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Is there a way to detect whether I'm running an extension that was installed from my .crx file or the extension was loaded as via 'Load unpacked extension...' button?

I'm aware about ID differences in that case, but I don't want to rely on hardcoded strings in the code.

3 Answers 3

40

If by "installed from my .crx file" you mean installed from Chrome Web Store you can simply check extension manifest.json for value of update_url attribute. CWS adds it when you upload your extension.

If you have a self-hosted .crx file, get your extension information using chrome.management.getSelf() and check installType of returned ExtensionInfo object. If it says "development" that means that extension was loaded unpacked in developer mode. "normal" means that it was installed from .crx file.

3
  • 5
    Chrome has since introduced chrome.management.getSelf that is much more appropriate for this purpose.
    – Xan
    Feb 5, 2016 at 12:39
  • 6
    While this is technically the better solution, I don't like it because chrome.management.getSelf returns a promise, which is very annoying to deal with. Checking for chrome.runtime.getManifest().update_url is a lot more pleasant to work with.
    – Robert
    Jul 7, 2019 at 12:58
  • 1
    Not only is the promise annoying to deal with but chrome.management is not available to content scripts which is where you would likely need to know "development" mode. But chrome.runtime.getManifest() is available to content scripts. However, I'm not sure if Edge add-ons store adds "update_url" to it.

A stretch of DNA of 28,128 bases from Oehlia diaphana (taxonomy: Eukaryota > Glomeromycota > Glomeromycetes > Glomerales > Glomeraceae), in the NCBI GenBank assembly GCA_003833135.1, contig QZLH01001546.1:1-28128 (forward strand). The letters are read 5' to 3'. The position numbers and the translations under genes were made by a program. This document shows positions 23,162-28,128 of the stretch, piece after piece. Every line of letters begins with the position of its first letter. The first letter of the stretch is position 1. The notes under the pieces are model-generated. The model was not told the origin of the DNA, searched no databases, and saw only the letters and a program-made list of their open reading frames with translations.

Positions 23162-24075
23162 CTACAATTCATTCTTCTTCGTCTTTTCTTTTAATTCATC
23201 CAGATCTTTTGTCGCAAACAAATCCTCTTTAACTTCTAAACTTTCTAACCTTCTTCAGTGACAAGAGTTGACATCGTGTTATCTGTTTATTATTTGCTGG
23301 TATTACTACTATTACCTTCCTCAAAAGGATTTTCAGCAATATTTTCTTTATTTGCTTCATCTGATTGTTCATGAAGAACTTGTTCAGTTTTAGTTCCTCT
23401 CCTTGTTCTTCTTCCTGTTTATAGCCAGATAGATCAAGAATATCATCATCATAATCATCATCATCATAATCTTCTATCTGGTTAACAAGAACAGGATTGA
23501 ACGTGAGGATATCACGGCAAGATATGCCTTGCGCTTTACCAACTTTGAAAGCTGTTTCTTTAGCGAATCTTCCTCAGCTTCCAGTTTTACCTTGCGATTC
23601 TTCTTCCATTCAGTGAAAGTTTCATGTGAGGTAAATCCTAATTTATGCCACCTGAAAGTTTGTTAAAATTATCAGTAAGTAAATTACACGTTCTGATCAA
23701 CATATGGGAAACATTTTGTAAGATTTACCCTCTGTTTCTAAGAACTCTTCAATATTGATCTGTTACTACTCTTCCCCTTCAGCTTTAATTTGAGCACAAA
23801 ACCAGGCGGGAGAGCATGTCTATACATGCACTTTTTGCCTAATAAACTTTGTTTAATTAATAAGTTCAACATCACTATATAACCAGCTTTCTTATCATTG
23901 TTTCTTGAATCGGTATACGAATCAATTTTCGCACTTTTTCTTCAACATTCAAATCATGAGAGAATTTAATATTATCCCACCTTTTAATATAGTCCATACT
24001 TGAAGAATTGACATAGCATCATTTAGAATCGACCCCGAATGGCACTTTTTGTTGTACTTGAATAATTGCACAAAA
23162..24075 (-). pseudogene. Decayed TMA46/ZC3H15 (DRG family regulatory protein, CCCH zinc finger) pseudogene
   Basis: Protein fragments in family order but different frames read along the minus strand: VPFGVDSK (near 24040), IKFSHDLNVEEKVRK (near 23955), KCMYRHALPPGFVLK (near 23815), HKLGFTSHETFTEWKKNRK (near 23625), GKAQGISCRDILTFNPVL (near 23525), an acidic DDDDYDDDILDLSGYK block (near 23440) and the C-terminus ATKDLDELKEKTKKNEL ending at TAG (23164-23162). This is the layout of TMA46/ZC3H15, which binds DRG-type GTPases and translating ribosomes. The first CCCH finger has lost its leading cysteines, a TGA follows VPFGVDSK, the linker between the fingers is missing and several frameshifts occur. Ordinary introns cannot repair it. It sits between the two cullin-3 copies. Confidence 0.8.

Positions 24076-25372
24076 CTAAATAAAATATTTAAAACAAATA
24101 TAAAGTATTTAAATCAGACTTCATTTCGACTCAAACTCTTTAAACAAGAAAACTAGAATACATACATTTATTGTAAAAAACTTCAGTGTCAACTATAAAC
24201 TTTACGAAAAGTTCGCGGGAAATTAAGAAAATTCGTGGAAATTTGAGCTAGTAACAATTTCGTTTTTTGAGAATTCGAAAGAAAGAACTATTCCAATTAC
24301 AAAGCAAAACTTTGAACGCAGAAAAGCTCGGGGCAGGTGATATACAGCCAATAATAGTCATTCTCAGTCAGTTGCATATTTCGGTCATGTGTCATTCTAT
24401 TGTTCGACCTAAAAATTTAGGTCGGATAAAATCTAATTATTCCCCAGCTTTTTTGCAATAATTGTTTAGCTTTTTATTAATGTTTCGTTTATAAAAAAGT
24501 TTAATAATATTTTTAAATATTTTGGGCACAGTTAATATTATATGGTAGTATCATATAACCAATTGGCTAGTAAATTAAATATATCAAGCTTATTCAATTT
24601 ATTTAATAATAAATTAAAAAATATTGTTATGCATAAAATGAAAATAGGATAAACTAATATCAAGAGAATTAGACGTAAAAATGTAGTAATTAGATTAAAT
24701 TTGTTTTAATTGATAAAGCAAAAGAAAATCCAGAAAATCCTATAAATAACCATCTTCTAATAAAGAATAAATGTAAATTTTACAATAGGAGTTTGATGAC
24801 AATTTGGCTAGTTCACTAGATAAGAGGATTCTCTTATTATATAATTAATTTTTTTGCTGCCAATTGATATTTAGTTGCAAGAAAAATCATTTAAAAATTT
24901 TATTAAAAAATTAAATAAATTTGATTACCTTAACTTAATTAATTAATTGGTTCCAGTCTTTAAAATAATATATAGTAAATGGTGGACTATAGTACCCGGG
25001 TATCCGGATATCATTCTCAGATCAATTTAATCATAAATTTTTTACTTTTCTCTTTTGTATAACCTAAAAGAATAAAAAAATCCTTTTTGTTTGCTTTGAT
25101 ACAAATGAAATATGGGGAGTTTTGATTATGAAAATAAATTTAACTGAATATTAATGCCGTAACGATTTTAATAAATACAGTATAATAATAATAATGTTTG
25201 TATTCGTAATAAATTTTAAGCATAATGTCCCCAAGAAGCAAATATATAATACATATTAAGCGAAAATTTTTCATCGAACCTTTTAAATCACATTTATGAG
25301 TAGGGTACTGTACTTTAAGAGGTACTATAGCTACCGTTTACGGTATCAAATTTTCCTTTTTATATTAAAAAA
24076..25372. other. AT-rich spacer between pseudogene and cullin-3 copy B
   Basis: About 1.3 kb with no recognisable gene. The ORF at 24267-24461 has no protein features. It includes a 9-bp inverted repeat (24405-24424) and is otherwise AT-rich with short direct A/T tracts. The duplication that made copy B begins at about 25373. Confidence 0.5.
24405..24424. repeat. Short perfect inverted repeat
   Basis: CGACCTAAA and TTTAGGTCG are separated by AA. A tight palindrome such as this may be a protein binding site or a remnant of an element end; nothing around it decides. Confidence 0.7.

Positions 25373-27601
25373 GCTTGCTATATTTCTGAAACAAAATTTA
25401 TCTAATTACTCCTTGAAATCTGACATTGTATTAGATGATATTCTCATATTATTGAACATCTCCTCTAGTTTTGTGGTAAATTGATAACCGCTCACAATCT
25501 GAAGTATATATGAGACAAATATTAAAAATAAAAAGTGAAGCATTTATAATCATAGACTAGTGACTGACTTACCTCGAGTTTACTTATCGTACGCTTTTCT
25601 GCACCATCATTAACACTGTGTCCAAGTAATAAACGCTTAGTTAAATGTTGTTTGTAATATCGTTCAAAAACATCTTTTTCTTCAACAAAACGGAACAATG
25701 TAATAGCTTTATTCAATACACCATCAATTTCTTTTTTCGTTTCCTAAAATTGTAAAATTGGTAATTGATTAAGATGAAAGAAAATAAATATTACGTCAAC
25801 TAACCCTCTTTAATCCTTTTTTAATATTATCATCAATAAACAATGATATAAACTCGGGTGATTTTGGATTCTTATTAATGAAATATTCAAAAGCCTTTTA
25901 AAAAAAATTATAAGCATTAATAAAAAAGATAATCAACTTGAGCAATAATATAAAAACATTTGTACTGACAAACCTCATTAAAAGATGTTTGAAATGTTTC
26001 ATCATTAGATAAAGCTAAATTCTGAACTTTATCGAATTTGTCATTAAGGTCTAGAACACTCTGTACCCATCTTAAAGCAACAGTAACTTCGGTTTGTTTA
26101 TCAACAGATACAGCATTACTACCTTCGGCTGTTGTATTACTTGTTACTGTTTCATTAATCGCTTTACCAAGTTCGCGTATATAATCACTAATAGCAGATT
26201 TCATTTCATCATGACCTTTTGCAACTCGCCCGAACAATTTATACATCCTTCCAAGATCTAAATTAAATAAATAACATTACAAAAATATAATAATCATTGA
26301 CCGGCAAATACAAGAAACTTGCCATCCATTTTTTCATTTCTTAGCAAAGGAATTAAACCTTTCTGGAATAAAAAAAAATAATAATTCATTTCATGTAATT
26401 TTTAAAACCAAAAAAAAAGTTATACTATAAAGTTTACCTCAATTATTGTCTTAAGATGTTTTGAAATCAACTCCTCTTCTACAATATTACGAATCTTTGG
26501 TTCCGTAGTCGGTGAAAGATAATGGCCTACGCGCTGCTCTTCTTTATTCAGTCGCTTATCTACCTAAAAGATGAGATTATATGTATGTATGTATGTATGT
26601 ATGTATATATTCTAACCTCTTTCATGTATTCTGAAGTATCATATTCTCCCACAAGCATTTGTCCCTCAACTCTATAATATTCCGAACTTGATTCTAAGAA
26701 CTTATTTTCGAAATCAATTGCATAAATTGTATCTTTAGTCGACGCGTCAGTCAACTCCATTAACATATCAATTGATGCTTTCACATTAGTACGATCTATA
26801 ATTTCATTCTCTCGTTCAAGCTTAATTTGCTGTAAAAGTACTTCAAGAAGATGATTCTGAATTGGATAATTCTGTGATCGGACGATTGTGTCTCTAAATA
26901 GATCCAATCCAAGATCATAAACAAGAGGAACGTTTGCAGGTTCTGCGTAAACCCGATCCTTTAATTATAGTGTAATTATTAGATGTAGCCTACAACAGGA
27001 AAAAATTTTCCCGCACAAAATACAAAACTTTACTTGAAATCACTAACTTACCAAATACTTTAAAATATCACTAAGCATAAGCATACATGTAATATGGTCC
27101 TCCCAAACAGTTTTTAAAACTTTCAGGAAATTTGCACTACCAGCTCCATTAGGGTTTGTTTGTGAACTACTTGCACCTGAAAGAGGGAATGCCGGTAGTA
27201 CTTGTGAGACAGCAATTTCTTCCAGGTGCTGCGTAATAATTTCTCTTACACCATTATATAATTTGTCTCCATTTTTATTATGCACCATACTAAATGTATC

– Jeff Baker
    Feb 16, 2021 at 3:32
27

Here is a code sample how to do this:

function isDevMode() {
    return !('update_url' in chrome.runtime.getManifest());
}

or

const isProdMode = 'update_url' in chrome.runtime.getManifest()
2
  • 3
    A much simpler way is to use chrome.runtime.getManifest() instead.
    – Andy Li
    Sep 17, 2014 at 17:07
  • I first tried the other answer above involving getSelf() and installType. I needed to check this state in my injected content script as well, which didn't work as I can't access chrome.management there. This on the other hand is a solution that works elegantly, plus it's synchronous so I don't need to await each check!
    – Cloud
    Sep 5, 2022 at 7:11
4

An extension is running in developer mode (i.e. unpacked), when it does not contain the update_url field in its manifest.

This works because an unpacked extension's JSON manifest file should not contain the update_url field. This field is automatically added when publishing via the Chrome Developer Dashboard.

For example, debug logs that only appear during development.

const IS_DEV_MODE = !('update_url' in chrome.runtime.getManifest());

function debugLog(str) {
  if (IS_DEV_MODE) console.log(str);
}

debugLog('This only appears in developer mode');
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  • to save CPU time it's better to use if (IS_DEV_MODE) console.log("YOUR_MSG"); everywhere
    – user25
    Dec 23, 2018 at 9:24
  • 1
    @user25 such refactoring falls into the micro optimisation category, usually at the cost of readability, and are almost never worth it. In fact, running a benchmark shows that the suggestion is less performant.
    – Dennis
    Dec 28, 2018 at 13:16
  • @Notflip it works wherever the chrome.runtime API is available. I haven't tried it from a background script, but please give it a try and let us know.
    – Dennis
    Jan 13, 2019 at 14:17

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